Twitter founder Jack Dorsey said that Meta’s failed cryptocurrency project, Diem, was “wasted effort and time” and that it should have focused its efforts on “making Bitcoin more accessible for everyone.”
Dorsey said that although Facebook probably started Diem for “the right reasons,” it should’ve used an open-ended protocol like Bitcoin rather than attempting to create its own currency.
“This whole thing with Libra and then Diem, I think there’s a ton of lessons [there],” Dorsey told Saylor. “Hopefully, they learned a lot, but I think there's a lot of wasted effort and time.”
His criticism of Twitter’s more popular and successful social media counterpart should perhaps come as no surprise. Since stepping down from his role as Twitter CEO in November last year, Dorsey has since made it clear that he plans to make Bitcoin the focus of his new company, Block (formerly known as Square). Block allows users to purchase Bitcoin through mobile payments service Cash App.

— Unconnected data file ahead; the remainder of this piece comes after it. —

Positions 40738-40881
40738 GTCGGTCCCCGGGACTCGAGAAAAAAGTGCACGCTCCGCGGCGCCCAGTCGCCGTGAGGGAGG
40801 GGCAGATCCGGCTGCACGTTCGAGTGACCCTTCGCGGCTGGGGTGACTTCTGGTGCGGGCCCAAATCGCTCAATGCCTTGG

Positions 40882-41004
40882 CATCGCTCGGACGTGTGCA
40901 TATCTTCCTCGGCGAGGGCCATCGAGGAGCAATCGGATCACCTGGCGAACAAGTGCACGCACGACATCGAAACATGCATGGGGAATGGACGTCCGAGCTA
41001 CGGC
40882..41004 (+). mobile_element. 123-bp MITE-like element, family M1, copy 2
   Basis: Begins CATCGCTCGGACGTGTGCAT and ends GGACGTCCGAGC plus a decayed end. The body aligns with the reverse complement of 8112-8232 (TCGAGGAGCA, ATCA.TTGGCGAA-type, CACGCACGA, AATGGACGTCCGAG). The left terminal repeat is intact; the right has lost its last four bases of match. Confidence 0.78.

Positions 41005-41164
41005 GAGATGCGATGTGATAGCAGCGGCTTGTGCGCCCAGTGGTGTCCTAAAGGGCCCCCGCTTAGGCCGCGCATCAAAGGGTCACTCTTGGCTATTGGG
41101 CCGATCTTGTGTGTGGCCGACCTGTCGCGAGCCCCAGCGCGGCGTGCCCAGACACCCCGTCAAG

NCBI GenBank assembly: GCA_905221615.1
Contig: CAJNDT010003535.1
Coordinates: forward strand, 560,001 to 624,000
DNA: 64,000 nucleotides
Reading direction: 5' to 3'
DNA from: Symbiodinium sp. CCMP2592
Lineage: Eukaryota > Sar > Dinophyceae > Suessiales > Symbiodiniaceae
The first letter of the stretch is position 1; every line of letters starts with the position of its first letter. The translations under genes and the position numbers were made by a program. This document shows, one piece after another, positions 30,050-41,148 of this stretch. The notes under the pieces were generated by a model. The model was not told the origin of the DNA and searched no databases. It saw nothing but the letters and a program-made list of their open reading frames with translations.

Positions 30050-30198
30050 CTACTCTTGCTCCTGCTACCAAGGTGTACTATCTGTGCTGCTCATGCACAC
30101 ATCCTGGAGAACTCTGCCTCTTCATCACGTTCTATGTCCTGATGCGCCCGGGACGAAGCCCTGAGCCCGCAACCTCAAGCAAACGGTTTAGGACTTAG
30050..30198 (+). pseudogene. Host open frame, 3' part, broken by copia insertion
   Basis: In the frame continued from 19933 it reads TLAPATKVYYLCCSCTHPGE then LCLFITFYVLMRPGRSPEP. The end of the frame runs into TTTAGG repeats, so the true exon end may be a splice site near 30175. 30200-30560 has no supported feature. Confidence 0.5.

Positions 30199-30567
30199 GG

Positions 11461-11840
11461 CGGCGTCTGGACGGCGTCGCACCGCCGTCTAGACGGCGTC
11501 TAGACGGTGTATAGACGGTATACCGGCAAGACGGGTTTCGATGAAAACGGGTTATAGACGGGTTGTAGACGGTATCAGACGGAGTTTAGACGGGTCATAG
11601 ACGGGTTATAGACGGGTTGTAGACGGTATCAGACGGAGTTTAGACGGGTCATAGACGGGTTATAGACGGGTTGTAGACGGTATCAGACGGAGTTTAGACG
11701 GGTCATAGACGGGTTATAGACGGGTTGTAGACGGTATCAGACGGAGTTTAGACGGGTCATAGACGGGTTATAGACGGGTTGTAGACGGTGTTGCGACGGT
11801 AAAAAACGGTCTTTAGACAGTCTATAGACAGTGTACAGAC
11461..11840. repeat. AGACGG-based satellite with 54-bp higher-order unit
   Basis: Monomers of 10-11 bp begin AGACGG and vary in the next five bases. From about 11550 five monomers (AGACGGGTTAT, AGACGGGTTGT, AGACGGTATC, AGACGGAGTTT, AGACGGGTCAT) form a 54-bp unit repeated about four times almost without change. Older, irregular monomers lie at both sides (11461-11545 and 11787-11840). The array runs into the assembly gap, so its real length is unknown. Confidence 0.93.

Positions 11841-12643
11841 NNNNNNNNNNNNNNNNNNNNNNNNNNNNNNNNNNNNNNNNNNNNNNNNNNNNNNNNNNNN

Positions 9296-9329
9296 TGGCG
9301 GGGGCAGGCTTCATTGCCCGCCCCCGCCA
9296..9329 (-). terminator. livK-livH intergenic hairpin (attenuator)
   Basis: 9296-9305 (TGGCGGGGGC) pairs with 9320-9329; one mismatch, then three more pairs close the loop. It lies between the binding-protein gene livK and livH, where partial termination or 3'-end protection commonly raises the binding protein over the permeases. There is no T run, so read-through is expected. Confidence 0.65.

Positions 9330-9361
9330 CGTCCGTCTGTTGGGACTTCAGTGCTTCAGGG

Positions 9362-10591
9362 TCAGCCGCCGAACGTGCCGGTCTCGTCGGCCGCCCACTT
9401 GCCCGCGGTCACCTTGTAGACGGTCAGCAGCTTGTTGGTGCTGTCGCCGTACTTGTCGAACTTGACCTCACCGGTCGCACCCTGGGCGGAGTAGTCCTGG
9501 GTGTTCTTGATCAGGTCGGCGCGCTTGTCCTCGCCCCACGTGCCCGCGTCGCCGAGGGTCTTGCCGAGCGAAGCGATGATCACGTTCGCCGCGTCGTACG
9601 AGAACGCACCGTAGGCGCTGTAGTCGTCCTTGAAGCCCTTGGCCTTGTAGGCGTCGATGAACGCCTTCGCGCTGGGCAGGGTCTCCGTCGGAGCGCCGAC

“Those two or three years or however long it’s been could’ve been spent making Bitcoin more accessible for more people around the world.”
Dorsey added that making BTC more accessible would also benefit many of Meta’s products, specifically referring to Facebook Messenger, Instagram and WhatsApp.
“We have this open network right now. And it’s usable. It’s not accessible to everyone, but it’s usable. The easier we make it, the faster we make it, the more approachable we make it, it’s going to better everything, including everything Facebook intended to do with Libra.”
In 2019, Facebook (now branded as Meta Platforms) released the white paper for Libra, its long-awaited crypto-based financial infrastructure project. However, following a slew of regulatory hurdles and bad PR that forced the project to rebrand to Diem in December 2020, it ultimately came to an untimely end.
Meta officially announced it would be selling Diem’s intellectual property and other assets to Silvergate Capital Corporation on Monday for the aggregate value of $182 million, officially handing over the ropes on Tuesday.
On Jan. 12, a Cash App upgrade integrated the Bitcoin Lightning Network, allowing faster and cheaper BTC transfers using the layer-2 payments protocol.